• Sri Rama Prasanna Pavani, Exnodes Inc., United States
  • Monika Ritsch-Marte, Innsbruck Medical University, Austria
  • Giuliano Scarcelli, University of Maryland at College Park, United States
  • Paulo Silveira, LVL Technologies, United States
  • Indranil Sinharoy, Samsung Research America Dallas, United States
  • Ivana Tosic, Google, United States
  • Gordon Wetzstein, Stanford University, United States
  • Florian Willomitzer, Northwestern University, United States


Plenary Session

Domenico Bonaccini Calia

European Southern Observatory, Germany

The Ongoing Adaptive Optics Revolution

Adaptive Optics enhances the performance of imaging systems down to the diffraction limit and more in general can flatten the wavefronts in optical systems in real time. It is a technology now increasingly used in astrophysics, ophthalmology, microscopy, beam shaping of high power lasers for industry, beam pre-shaping for large baseline interferometry, precision microelectronics fabrication, satellite free space optical communications, quantum computing, to name a few.    Adaptive Optics technologies are very lively transforming and on the move.

We will review together the status of Adaptive Optics Technologies. Some of the most beautiful technological and application achievements will be shown, including recent developments obtained observing our Universe, with novel Laser Guide Star Adaptive Optics installations at the largest, more remote astrophysical observatories in the world.

About the Speaker

Domenico Bonaccini Calia has been working as a physicist at the European Southern Observatory ( for over 24 years, where he currently has an international member staff position.

He obtained his Masters in physics at the University of Florence, Italy, then completed a PhD in astrophysics, and a postdoc period at the Sac Peak National Solar Observatory in New Mexico, USA. On his return to Italy, Domenico held for 8 years a staff position at the Arcetri Astrophysical Observatory, in Florence, where he formed the adaptive optics group in 1990, before moving to ESO, Germany, in 1995.

At ESO he worked in the adaptive optics group and in 2000 he has formed the Laser Guide Star Systems Department, serving as Head of Department until 2010. He has contributed to two laser guide star facilities now installed on the ESO Very Large Telescopes in Chile, is supporting the ESO ELT activities for the new design of its six laser guide star units, and is currently responsible for the laser guide star systems research and development activities at ESO, under the Technology Development program.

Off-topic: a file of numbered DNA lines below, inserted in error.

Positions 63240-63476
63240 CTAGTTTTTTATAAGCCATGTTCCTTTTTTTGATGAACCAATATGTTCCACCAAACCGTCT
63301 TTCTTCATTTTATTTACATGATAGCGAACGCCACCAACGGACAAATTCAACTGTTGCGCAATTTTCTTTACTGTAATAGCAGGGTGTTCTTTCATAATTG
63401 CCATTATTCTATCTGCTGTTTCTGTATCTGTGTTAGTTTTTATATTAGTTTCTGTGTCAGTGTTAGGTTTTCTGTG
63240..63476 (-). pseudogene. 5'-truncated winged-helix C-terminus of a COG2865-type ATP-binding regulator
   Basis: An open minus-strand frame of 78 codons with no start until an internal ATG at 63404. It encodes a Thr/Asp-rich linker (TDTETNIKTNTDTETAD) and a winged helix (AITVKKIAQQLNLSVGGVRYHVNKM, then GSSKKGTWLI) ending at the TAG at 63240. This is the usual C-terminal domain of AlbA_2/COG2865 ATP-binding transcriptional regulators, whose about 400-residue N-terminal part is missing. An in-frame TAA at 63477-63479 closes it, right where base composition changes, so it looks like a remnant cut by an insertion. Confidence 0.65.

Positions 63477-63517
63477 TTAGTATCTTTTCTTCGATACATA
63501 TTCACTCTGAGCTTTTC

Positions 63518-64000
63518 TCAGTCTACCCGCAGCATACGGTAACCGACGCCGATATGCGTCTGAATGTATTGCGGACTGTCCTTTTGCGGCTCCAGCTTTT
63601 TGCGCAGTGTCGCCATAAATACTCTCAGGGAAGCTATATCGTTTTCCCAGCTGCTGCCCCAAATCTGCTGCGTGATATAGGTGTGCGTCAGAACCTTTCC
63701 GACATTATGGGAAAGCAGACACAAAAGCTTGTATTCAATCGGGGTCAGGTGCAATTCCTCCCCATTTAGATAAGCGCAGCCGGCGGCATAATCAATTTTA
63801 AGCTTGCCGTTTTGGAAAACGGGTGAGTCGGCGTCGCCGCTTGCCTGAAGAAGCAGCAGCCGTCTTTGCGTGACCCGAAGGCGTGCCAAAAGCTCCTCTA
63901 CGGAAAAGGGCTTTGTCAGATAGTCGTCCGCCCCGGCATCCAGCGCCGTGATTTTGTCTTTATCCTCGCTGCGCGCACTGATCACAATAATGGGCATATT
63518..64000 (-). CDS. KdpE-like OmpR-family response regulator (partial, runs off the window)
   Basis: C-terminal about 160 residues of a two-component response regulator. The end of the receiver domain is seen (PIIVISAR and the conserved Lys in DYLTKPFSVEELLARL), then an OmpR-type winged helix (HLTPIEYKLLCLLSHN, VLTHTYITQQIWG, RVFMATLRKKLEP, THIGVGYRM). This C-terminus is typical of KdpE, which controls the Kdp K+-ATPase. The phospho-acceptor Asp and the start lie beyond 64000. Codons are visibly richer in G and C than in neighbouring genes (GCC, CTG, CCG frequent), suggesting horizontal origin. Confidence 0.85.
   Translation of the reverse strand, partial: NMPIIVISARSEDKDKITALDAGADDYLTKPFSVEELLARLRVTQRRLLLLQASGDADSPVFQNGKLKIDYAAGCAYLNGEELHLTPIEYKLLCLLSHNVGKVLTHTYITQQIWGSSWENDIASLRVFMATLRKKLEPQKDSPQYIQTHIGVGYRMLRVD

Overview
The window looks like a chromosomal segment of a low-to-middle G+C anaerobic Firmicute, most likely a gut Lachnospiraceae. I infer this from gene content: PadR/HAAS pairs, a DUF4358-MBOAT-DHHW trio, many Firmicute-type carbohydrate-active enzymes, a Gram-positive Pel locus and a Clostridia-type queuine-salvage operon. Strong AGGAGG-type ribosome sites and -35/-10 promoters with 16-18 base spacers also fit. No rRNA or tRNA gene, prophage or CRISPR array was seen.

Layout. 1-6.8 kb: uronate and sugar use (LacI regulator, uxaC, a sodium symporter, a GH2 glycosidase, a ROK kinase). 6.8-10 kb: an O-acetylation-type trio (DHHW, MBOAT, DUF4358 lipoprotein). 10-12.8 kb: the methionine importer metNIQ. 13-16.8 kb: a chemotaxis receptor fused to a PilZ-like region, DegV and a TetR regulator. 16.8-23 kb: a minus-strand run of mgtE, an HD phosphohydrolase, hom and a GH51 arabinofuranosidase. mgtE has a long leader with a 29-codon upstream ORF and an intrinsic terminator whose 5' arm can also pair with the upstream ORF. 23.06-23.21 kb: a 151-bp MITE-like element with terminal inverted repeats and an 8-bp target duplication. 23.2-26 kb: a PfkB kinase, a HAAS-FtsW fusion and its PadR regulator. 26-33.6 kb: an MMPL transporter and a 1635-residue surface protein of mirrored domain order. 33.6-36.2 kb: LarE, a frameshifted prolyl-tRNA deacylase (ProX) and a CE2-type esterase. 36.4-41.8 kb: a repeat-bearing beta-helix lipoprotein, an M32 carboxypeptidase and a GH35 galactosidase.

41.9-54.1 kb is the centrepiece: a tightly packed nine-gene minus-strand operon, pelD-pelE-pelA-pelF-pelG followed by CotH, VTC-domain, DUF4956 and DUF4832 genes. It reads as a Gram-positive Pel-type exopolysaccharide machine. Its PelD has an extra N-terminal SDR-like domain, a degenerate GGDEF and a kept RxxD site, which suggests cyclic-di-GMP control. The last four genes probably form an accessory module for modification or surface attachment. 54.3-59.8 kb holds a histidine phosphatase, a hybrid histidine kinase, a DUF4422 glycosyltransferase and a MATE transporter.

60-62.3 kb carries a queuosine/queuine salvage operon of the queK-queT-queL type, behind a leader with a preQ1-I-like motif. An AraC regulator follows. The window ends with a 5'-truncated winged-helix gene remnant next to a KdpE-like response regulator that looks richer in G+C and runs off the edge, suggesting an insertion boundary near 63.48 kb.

D. Bonaccini Calia received the innovation award from the german Leibinger Stiftung in 2016, became a Fellow of The Optical Society in 2018 for its contribution to the progress of photonics in astronomical instrumentation, shared the 2018 Paul F. Forman Team Engineering Excellence Award and as been inventor  in 4 different patents related to wavefront correctors and novel laser systems.

Dongheui Lee

Technical University of Munich (TUM), Germany

Robot learning from Human Guidance

As a fundamental cornerstone in the development of intelligent robotic assistants, the research community on robot learning has addressed autonomous motor skill learning and control in complex task scenarios. Imitation learning provides an efficient way to learn new skills through human guidance, which can reduce time and cost to program the robot. Robot learning architectures can provide a comprehensive framework for learning, recognition and reproduction of whole body motions.

About the Speaker

Dongheui Lee is Associate Professor of Human-centered Assistive Robotics at the TUM Department of Electrical and Computer Engineering. She is also director of a Human-centered assistive robotics group at the German Aerospace Center (DLR). Her research interests include human motion understanding, human robot interaction, machine learning in robotics, and assistive robotics.

Previously, she was an Assistant Professor at TUM (2009-2017), Project Assistant Professor at the University of Tokyo (2007-2009), and a research scientist at the Korea Institute of Science and Technology (KIST) (2001-2004). She obtained a PhD degree from the department of Mechano-Informatics, University of Tokyo, Japan in 2007. She was awarded a Carl von Linde Fellowship at the TUM Institute for Advanced Study (2011) and a Helmholtz professorship prize (2015).



Image for keeping the session alive